In 2006, the Los Angeles Dodgers were asked to remove themselves from their place of residence; that request came from their fans. Deep down, they knew the fans were right, but they also knew that some day they would return to them. With nowhere else to go, they appeared at the home of their friends, the Los Angeles Angels. Several years earlier, the Angels’ fans could have thrown them out, requesting that they never return. Can two local teams share a metropolis without driving each other crazy?
This new version of The Odd Couple isn’t really going to air (though similarly strange things happen every day), but the narration taps into a common feeling concerning the direction of Los Angeles’ two major league baseball teams.
The Dodgers are the Felix Ungers–well-pedigreed, stylish if you don’t mind the occasional ascot, but increasingly oblivious of their own flaws. The Los Angeles Angels of Anaheim, as they have come to be known with growing acceptance, were the Oscar Madisons–until they somewhat startlingly cleaned the mustard off their plaid sport coats and became winners.
According to the fictional show’s publicity, the upstart Angels, with a purported reliance on character and intangibles, have become role models of Old School thinking. And the venerable Dodgers, with their recent emphasis on statistics, have flunked while going New School. Given the turnover that owner Frank McCourt has initiated in the executive ranks, one could say they flunked with extreme prejudice.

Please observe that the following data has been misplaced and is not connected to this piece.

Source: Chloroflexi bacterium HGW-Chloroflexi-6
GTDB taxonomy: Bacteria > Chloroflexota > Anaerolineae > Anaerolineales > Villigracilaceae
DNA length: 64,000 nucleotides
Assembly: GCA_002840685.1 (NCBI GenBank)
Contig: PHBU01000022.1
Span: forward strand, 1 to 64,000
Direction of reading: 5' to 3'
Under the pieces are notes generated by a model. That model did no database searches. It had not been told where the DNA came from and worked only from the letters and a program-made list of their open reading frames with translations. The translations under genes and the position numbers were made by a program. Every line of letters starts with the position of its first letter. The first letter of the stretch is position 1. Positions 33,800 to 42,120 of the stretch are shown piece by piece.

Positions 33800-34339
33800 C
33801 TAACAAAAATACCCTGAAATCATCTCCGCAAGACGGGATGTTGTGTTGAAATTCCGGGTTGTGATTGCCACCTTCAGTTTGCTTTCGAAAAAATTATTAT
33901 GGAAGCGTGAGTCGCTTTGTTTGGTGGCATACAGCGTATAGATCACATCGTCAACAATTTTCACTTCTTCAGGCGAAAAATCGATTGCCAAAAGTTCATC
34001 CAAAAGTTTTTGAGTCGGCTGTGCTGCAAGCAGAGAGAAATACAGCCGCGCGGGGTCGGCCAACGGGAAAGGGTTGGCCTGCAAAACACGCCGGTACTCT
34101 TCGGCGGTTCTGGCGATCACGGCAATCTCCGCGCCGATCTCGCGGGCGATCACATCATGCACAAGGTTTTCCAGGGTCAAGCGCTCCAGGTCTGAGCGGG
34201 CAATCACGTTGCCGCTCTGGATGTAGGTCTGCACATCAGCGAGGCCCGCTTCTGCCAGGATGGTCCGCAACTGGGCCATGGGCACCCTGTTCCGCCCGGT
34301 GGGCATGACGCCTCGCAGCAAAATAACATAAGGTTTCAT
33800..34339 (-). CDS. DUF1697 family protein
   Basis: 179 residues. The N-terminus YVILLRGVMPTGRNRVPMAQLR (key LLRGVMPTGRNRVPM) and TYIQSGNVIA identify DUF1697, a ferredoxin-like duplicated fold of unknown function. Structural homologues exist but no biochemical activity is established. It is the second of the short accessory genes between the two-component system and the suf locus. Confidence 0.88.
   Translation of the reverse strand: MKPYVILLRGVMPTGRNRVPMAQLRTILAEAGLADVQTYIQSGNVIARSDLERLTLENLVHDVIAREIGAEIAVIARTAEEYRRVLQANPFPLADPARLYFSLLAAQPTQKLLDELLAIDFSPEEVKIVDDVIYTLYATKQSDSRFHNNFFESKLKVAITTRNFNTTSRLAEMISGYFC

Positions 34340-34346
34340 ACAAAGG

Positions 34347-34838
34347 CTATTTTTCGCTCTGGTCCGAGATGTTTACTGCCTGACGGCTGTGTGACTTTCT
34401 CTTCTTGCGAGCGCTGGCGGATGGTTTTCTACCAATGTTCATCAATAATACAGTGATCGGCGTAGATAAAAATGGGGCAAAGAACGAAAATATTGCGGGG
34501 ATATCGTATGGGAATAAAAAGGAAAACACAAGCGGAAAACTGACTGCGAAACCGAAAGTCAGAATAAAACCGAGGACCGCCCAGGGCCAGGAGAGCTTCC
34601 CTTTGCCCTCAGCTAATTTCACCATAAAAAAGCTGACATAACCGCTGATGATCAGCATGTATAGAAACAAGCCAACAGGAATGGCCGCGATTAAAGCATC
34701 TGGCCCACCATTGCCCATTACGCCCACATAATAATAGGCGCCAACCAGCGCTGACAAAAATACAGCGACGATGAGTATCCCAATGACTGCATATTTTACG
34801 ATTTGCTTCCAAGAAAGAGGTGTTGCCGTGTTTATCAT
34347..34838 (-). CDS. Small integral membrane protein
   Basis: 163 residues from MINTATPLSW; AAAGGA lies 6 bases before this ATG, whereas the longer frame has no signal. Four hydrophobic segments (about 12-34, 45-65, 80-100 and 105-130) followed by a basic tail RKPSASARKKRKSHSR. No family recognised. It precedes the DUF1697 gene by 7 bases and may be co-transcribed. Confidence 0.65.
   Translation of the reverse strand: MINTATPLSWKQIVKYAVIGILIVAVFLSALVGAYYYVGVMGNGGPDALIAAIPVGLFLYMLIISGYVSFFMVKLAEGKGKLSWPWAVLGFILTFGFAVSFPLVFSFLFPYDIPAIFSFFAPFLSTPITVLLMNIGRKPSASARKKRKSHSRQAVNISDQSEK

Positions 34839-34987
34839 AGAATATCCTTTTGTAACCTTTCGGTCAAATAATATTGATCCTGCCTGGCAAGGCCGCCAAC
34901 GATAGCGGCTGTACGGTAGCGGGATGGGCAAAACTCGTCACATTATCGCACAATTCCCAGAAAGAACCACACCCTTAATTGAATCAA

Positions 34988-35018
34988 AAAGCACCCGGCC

The transformation has national ramifications because of the speculation that the Angels’ ascendancy is vindication for traditional baseball methods over what is perceived to be upstart Moneyball ways of thinking. It has also gained a great deal of attention from Southern Californians wondering if, after more than four decades, the Angels have surpassed the Dodgers as the area’s bellwether franchise.
Scoping out the two teams, both on and off the field, there’s little arguing that in the present moment, the Angels have toppled the Dodgers from their perch. But the bigger issues involve how permanent the Angels’ ascendancy is, and whether it has any deeper meaning for baseball.
The first thing to do is step back and realize how recent the Angels’ rise is. You might date it back as early as 2002, when they won their first World Series while the Dodgers finished in third place in the National League West. However, the Dodgers did win 92 games in a difficult division that season. Considering the Angels sandwiched their title year with losing seasons in 2001 and 2003, while the Dodgers finished above .500 all three years, the Angels’ primacy could be considered a blip.